Invisible revolution: How wearables are quietly invading the enterprise


There’s a movement taking place, and it’s focused on wearables and their use in the enterprise. More than 93% of companies participating in a recent APX Labs survey reported that they are evaluating wearable technology, and 87% believe that it will have a significant impact across their industry within the next five years.

“The invisible revolution that is underway is bigger than we thought it was,” said Brian Ballard, CEO and co-founder of APX Labs, the developer of theSkylight platform for enterprise wearable technology.

The purpose of the survey was to see who is using or evaluating wearables, and what they are interested in. Wearable technology is growing, with Gartnerreporting smart glasses will result in $1 billion annual cost savings in the field services industry alone, and IMS Research estimating the wearable technology marketplace will grow to $6 billion by 2016.

The study, The State of Enterprise Wearable Adoption, focused on the IT or business decision makers in 201 companies with 500 to more than 5,000 employees, and from a range of industries. The industrial enterprise sector was the focus of the study, with government, non-profit, education, professional services, media, hospitality, health care and financial services industries excluded since those areas do not have a direct use for wearables relevant to the study.

The 93% of companies interested in wearables are split across almost every industry included, with manufacturing and life sciences “very big” and transportation and retail smaller than anticipated, Ballard said.

“Manufacturing was an obvious one for us because that’s where we see most of our inbound traffic coming from,” he said.


Smartwatches were being used by 61% of companies and 42% were using smart glasses. And 32% of companies were using both.

“If you break it down to how people are looking from the business perspective, we surveyed based on where they were looking to solve the business problem and how many people would be affected. We found the impact that wearable technology would bring,” Ballard said.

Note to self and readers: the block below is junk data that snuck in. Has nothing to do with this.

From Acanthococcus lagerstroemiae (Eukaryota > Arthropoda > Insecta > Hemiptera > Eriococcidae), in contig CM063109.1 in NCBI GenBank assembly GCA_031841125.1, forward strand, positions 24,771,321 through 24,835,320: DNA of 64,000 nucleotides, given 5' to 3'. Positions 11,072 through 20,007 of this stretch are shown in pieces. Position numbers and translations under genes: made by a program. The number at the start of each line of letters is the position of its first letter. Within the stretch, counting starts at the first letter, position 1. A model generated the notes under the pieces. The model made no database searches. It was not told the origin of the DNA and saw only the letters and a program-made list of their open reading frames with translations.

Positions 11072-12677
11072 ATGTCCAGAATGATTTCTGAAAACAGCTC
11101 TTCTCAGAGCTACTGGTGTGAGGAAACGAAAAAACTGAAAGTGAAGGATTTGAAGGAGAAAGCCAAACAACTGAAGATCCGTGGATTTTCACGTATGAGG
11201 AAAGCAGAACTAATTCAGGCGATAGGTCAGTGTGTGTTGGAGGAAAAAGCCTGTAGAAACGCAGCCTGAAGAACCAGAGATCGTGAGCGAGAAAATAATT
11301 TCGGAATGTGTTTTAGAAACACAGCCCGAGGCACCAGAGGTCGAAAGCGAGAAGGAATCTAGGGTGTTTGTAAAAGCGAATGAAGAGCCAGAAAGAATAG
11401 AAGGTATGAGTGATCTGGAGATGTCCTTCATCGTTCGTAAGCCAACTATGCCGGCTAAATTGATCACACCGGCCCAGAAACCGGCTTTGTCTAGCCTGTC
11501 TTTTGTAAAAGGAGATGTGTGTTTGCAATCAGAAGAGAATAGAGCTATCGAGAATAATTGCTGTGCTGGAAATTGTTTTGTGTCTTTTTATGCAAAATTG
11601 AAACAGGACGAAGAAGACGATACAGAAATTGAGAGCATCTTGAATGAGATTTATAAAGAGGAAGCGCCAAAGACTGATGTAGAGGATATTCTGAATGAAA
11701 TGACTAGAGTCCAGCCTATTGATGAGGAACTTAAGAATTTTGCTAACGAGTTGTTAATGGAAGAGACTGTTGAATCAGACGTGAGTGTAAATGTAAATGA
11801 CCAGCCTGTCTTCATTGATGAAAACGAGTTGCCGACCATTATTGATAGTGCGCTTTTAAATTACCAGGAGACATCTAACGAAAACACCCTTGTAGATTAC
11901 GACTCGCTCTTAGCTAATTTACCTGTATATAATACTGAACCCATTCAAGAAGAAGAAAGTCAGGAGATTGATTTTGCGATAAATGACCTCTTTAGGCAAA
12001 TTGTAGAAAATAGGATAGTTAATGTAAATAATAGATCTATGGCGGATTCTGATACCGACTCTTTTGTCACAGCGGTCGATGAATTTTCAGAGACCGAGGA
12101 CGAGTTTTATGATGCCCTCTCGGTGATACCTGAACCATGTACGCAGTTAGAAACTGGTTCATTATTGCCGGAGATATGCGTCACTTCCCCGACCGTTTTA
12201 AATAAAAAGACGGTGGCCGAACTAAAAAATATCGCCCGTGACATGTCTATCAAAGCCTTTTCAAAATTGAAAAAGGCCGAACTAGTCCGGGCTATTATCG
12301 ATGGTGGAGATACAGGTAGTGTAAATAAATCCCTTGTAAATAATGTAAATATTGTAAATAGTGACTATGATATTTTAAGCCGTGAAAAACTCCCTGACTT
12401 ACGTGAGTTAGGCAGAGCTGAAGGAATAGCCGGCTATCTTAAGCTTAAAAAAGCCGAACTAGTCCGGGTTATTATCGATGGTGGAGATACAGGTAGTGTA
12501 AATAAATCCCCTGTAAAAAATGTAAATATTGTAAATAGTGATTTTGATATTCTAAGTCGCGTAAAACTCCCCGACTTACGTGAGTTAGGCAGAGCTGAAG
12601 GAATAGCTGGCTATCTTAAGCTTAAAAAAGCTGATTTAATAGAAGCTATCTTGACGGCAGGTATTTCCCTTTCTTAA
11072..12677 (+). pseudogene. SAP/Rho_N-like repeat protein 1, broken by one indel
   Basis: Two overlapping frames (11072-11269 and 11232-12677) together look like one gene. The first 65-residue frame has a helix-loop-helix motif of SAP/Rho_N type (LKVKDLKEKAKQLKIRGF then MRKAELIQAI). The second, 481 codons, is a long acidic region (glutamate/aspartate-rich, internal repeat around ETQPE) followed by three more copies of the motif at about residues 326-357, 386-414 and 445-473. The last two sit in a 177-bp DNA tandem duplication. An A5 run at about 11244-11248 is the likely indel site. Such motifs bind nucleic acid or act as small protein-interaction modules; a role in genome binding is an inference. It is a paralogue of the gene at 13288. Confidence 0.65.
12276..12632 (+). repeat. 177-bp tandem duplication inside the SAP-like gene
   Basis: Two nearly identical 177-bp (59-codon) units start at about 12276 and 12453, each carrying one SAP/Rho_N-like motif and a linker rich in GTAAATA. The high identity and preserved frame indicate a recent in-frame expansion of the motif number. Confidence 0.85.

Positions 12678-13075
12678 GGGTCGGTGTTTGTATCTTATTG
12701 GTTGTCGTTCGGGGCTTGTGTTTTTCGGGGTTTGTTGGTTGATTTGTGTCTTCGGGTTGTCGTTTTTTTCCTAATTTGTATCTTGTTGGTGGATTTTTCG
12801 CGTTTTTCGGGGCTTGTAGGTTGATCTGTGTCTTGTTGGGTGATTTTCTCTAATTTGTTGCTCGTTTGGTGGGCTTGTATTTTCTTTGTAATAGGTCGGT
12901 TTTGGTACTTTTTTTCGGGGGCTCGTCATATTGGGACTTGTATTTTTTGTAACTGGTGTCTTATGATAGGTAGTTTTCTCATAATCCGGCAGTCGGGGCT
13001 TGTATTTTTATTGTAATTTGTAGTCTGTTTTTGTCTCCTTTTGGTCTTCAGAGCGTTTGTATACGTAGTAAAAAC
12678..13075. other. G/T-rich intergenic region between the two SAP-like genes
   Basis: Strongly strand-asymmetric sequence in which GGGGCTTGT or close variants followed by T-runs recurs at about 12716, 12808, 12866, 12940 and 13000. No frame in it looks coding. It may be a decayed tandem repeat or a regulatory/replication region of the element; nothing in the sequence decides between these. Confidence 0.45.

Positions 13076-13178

The impact included speeding up tasks and improving safety, which have a “very big bottom line effect,” he said.

Inspection quality assurance was one of the most common use cases with 49% of respondents reporting that as a use factor, and 48% were using it for manufacturing assembly.

“One of the trends that we found is that the education level of the user has really increased from last year to this year. People know what they’re getting into going forward and there’s an increase in smart wearables and a decrease in wearables such as activity trackers,” he said.

There is an HR value to activity trackers, but it doesn’t translate to as much value for the enterprise.

Many companies are also working on pilot projects involving wearables. “There are a dozen different automotive ones we know of. Almost every oil and gas company now has a pilot going on. With 93% evaluating, it’s going to get harder to find people who aren’t evaluating wearables,” he said.

And 86% of respondents are evaluating more than one scenario. “That’s one of the most encouraging statistics we saw. A multi-device, multi-scenario workforce,” he said.

“Most of the real value around it is that people are being issued this at work. They’re being asked to profile the device. Compute the ROI. Inform the company about how they can maximize the value of this new technology as a tool,” Ballard said.

The survey was conducted by an independent market research firm in June 2015, with 201 respondents. Based on a confidence interval of 95%, the margin of sampling error for the 201 respondents is +/- 7.1 percentage points.

Source: TechRepublic